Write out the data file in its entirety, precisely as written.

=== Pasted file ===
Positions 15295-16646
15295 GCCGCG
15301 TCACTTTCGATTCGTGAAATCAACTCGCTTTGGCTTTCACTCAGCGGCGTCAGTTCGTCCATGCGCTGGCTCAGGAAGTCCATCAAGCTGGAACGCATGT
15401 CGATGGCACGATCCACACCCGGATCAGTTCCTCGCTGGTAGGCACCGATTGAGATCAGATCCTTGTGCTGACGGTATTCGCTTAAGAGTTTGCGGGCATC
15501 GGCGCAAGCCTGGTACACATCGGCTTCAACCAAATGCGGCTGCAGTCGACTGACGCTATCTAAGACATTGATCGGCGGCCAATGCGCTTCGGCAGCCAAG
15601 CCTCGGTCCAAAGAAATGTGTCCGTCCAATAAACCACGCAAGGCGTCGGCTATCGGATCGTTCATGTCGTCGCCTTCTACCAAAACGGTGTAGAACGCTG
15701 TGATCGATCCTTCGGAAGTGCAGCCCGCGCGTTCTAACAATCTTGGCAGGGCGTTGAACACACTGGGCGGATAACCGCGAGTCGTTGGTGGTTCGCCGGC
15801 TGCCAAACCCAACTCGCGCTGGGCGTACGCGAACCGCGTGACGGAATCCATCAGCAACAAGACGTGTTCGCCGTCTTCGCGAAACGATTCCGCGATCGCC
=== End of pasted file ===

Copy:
Positions 15295-16646
15295 GCCGCG
15301 TCACTTTCGATTCGTGAAATCAACTCGCTTTGGCTTTCACTCAGCGGCGTCAGTTCGTCCATGCGCTGGCTCAGGAAGTCCATCAAGCTGGAACGCATGT
15401 CGATGGCACGATCCACACCCGGATCAGTTCCTCGCTGGTAGGCACCGATTGAGATCAGATCCTTGTGCTGACGGTATTCGCTTAAGAGTTTGCGGGCATC
15501 GGCGCAAGCCTGGTACACATCGGCTTCAACCAAATGCGGCTGCAGTCGACTGACGCTATCTAAGACATTGATCGGCGGCCAATGCGCTTCGGCAGCCAAG
15601 CCTCGGTCCAAAGAAATGTGTCCGTCCAATAAACCACGCAAGGCGTCGGCTATCGGATCGTTCATGTCGTCGCCTTCTACCAAAACGGTGTAGAACGCTG
15701 TGATCGATCCTTCGGAAGTGCAGCCCGCGCGTTCTAACAATCTTGGCAGGGCGTTGAACACACTGGGCGGATAACCGCGAGTCGTTGGTGGTTCGCCGGC
15801 TGCCAAACCCAACTCGCGCTGGGCGTACGCGAACCGCGTGACGGAATCCATCAGCAACAAGACGTGTTCGCCGTCTTCGCGAAACGATTCCGCGATCGCC